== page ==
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“I Don’t Mix With Other Nannies”-What? Did I Hear You Right?

I truly believe that everyone is entitled to his or her own opinions and that although others may reject a person’s particular stance on an issue, as evolved and rational people, we must learn to respect ideas that may conflict with our own. I have been hosting nanny events, and the goals and central themes are geared first to help change the mindset of some nannies to help them realize what a valuable contribution they make to society. I hope that nannies will reject the false beliefs that exist about their profession. One is the mistaken idea that the nanny profession is not a real one and that the job does not require a great amount of thought processing and is therefore reserved for society’s illiterates. These are fabricated notions fueled by the lack of knowledge about the nanny profession, engrained in the psyche of people refusing to learn more about the nanny’s job and who are reluctant to put aside their own stereotypes and beliefs.

What is particularly disturbing for me is when some nannies themselves, through their own irrational actions, help fuel the false notions that exist in some sectors of society about the nanny profession by deviating from the values of the profession. I feel I must sound the alarm when some nannies themselves are guilty of perpetuating these false notions by refusing to concede when necessary and to commit to making changes that would perhaps cause another to reconsider his or her stance on the profession. It is further troubling when nannies fail to participate in the efforts geared to advance the profession via professional collaboration with nanny groups and so forth.

It is beyond my comprehension that some nannies refuse to participate in nanny activities because “they don’t mix with other nanny professionals,” as they say. As much as I respect other people’s opinions, statements like these give us a glimpse into the many reasons the nanny profession has not truly advanced to where it could have. The perceived lack of unity limits possible progress, and we all know that great strides have occurred in this world only when a group of people has banded together and fought for a common cause with great intent. As such, this almost juvenile mindset of not “mixing with other nannies” and denying oneself the opportunity to become trained in various aspects of childcare is worth revisiting by the guilty parties. This attitude of superiority, the false notion that perhaps I might be better than members of a particular group are, is nothing short of ignorant. The source of this type of attitude and behavior might be rooted in conflicted mindsets. These nanny professionals conceivably fear others’ knowing that they are working nannies and, therefore, they are afraid to collaborate with other nannies and nanny organizations.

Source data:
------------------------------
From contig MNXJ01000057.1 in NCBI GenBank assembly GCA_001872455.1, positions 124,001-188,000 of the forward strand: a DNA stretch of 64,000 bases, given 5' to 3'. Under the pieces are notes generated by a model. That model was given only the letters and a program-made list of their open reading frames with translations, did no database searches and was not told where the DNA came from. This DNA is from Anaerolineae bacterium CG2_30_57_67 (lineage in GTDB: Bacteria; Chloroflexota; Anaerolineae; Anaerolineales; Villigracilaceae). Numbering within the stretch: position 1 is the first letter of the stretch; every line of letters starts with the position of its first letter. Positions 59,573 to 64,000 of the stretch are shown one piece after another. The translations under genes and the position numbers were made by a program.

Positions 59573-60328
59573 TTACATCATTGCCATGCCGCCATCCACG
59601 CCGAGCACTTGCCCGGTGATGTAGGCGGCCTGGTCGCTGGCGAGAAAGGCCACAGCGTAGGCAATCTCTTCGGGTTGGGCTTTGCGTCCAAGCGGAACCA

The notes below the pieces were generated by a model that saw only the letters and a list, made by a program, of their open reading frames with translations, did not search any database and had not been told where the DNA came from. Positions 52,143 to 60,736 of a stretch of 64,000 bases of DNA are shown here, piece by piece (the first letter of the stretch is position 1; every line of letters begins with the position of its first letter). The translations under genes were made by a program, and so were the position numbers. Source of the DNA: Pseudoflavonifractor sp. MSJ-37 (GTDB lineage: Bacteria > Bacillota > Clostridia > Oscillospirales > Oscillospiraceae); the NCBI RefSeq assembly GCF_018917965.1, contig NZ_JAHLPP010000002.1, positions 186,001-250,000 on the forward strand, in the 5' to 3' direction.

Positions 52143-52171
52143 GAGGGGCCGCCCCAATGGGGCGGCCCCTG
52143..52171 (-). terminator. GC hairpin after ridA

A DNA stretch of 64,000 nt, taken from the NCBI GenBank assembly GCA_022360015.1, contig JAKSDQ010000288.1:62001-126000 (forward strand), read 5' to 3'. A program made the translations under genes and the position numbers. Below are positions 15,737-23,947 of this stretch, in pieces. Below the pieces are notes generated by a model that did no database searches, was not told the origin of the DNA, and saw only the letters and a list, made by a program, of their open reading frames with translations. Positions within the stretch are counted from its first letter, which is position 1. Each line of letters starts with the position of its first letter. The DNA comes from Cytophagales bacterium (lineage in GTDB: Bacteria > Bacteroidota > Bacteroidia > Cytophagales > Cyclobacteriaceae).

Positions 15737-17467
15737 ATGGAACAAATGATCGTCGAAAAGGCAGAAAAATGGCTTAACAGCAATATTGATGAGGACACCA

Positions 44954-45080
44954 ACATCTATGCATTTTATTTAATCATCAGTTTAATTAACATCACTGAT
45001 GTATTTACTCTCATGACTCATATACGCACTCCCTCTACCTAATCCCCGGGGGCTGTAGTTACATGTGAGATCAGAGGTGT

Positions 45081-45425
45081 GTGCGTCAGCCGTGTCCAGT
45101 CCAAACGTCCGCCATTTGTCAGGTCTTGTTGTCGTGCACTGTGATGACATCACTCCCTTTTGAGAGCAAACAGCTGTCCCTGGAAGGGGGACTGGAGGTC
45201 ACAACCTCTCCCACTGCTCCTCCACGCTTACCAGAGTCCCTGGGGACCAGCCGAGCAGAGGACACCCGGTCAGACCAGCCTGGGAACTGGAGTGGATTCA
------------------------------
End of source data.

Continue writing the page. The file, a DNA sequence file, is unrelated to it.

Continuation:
This is why it is easy for me to forgive those holding these positions, but I do respectfully ask that they seriously consider their stances—after all, they have nothing to hide. They should remember that the nanny profession is in fact a noble one. Dr. Martin Luther King said, “If a man is called to be a street sweeper, he should sweep streets even as a Michelangelo painted, or Beethoven composed music or Shakespeare wrote poetry.” I implore you to be the best nanny you can be. Doing so will leave a positive imprint on the children’s lives you have been chosen to be a part of, and through your service, these children will see the best side of humanity.

Therefore, I pen this blog not to ask you to change your attitudes, because I realize that only you can do decide to do so. Perhaps, I can reach your conscience and help you realize that isolating yourself from other nanny professionals and encouraging your nanny comrades to do the same does not affect the people organizing the events to benefit the advancement of nannies. It does not affect the nanny professionals who work together to face the increasing challenges and demands of the 21st-century nanny. It does however affect those who will fail to get trained, those who will continue to remain in a psychological cocoon, who refuse to evolve, who refuse to view childcare outside of their unique narrow lenses, and who fail to recognize today’s zeitgeist as it relates to childcare. Though I will continue to respect the ideas that may be contrary to my own, a part of me cannot help but wish that we will all realize that great strides were only made when people banded together. Consider the feminist movement of the 1960s and 1970s; consider the work of Dr. King, and then examine yourself. Understand that “no man is an island” and that collective purpose and unity is the way forward. Perhaps we need to condition the crabs that are in a barrel to recognize that if they are ever to leave the abyss of the barrel they have been stuck in, they must help push their comrades upward to escape the barrel and that they, too, could find their own escape through collective collaboration—and not by pulling others down.

I hope to see you exercising agency in the nanny profession through collective collaboration!

Alene Mathurin

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